Coal-ash waste poses risk across the nation
Hundreds of landfills and slurry ponds – like the one that failed in Tennessee – are dotted across the US, endangering communities and water supplies.
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The problem is perhaps most acute among nearly 100 coal-ash storage lagoons in two dozen states across the country. Many of these ponds are far larger and far more toxic than the one that burst at the Tennessee Valley Authority’s Kingston power plant at Harriman, Tenn., on Dec. 22.Skip to next paragraph
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That assertion is based on data released Jan. 7 by the Environmental Integrity Project (EIP), a Washington-based watchdog group. Their analysis of EPA data showed volumes of heavy metals that were larger than those at Kingston being deposited at other power-plant waste sites.
Aresnic, lead pose threat to well water
Arsenic levels in waterways near the Kingston spill were far above safe drinking water standards, according to EPA samples taken after the accident. Such toxins can be removed at water treatment facilities, but pose a threat to drinking water wells,
Some power-plant surface impoundments are 1,500 acres in area and contain perhaps 55 million cubic yards of material. That’s several times the size of the Kingston facility.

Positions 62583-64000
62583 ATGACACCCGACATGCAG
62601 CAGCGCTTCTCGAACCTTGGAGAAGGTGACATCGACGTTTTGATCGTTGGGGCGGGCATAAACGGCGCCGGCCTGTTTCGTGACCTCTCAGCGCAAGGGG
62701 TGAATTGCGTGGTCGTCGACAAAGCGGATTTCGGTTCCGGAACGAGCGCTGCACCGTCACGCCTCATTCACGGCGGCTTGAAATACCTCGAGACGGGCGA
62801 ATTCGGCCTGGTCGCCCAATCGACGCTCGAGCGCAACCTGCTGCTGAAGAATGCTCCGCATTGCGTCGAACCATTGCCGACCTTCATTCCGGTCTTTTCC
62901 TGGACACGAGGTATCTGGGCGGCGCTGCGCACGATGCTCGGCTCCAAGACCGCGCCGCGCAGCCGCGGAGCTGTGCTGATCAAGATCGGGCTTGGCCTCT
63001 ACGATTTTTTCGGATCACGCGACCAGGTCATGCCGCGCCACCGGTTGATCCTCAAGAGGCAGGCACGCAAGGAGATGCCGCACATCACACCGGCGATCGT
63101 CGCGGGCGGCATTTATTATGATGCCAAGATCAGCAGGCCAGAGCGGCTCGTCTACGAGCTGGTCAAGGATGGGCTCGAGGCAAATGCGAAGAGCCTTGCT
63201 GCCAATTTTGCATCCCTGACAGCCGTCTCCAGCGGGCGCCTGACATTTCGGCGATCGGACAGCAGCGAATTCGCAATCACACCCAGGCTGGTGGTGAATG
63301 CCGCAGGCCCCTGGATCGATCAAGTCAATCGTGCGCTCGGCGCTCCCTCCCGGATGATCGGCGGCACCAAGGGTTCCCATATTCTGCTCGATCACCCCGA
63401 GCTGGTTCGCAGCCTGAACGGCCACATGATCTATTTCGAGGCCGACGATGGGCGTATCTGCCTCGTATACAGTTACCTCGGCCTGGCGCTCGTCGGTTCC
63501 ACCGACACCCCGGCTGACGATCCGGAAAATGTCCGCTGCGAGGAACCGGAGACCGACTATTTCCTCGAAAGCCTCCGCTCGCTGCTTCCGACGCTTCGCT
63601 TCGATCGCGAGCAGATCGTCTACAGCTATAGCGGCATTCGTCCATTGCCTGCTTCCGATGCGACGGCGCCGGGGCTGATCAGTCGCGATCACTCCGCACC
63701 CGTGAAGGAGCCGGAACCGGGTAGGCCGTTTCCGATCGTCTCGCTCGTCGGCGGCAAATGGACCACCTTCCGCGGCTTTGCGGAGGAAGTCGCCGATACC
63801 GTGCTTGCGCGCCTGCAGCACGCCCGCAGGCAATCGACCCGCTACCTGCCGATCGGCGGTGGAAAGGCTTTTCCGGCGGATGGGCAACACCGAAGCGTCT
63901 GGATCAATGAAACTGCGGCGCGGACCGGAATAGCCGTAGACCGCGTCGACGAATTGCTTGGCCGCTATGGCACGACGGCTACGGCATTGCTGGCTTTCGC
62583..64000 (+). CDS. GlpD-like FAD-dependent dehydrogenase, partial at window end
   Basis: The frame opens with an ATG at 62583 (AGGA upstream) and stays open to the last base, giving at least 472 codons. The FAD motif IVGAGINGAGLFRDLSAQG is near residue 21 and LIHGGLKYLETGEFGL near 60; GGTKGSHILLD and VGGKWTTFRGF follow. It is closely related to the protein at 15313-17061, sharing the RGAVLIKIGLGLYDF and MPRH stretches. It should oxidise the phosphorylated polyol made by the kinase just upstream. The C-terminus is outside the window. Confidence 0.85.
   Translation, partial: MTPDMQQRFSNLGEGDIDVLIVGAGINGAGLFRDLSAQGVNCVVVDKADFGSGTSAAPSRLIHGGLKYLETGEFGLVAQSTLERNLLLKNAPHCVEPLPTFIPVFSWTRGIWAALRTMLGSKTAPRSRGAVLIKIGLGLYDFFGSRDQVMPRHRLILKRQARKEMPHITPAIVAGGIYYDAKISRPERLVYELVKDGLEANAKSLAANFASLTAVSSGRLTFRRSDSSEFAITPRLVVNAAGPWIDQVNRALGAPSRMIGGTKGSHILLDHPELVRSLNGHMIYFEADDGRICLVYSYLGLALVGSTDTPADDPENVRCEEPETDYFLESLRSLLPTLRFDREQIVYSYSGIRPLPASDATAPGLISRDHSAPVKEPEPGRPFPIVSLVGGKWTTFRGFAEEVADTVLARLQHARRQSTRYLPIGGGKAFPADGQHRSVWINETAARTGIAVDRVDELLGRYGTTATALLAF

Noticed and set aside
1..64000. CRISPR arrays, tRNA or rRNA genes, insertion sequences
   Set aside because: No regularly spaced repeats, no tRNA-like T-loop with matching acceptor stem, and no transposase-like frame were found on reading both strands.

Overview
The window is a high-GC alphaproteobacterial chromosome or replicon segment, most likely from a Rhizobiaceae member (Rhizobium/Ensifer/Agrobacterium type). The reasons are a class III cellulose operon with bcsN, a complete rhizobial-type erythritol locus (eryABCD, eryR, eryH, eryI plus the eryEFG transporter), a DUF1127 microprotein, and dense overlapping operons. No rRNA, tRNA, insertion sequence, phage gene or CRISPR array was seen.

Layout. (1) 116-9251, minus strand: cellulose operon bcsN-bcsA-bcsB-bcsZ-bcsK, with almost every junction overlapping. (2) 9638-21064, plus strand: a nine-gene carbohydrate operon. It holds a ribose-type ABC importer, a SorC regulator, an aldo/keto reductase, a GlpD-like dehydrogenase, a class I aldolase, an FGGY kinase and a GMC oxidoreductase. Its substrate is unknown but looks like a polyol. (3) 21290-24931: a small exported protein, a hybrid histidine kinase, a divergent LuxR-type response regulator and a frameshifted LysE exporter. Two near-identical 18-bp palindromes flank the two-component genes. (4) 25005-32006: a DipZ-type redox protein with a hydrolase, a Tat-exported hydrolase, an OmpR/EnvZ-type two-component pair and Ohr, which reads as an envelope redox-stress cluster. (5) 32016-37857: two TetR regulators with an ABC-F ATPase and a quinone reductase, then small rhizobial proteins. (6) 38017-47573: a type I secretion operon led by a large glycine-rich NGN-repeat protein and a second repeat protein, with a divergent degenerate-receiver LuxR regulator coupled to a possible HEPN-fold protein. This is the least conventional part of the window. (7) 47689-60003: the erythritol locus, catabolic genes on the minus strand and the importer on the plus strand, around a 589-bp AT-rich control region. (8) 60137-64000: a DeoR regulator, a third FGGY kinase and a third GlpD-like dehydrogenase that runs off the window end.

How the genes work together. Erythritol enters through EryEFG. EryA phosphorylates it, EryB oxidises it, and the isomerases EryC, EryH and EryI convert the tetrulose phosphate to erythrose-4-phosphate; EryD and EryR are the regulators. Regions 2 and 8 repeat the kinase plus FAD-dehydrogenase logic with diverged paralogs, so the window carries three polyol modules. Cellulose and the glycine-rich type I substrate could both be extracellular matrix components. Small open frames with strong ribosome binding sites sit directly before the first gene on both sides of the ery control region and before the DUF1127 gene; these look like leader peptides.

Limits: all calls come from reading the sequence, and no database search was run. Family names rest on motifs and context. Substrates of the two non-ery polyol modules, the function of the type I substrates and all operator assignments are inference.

Environmentalists say Tennessee a warning sign
“Our analysis confirms that this problem is truly national in scope and that Tennessee may end up only being a warning sign of much more trouble to come,” EIP director Eric Schaeffer said in a statement. He also warned of what he called “inadequate oversight and monitoring of land-based disposal and other ‘storage’ of these toxic wastes.”
Just ask Jan Nona, a retired secretary who lives in the little town of Michigan City, Ind., two miles from a coal-ash landfill that has grown to be several city blocks long, several blocks wide, and a few stories tall. Only part of the landfill is lined, so toxins like boron have leached into the city ground water.
“I used to have a well with sweet water – until the boron level got too high,” she says. “Me and my neighbors have had to give up our wells now that they have boron, manganese, molybdenum, and other things in them. We’ve got test results that boggle the mind.”
Sturdiness of impoundment dams an issue
Others are more concerned about a catastrophic release. In the past eight years, two other big dam breaks have occurred in coal-ash impoundments, one in Georgia and one more recently in Pennsylvania on the Delaware River. Both spills killed river life for miles and cost tens of millions of dollars to clean up.
Just how sturdy are the hundreds of dams holding back hundreds of millions of cubic yards of coal-ash slurry? Many of these dams are made of compacted coal ash, as was the case at the TVA facility, rather than of compacted earth, which is more stable.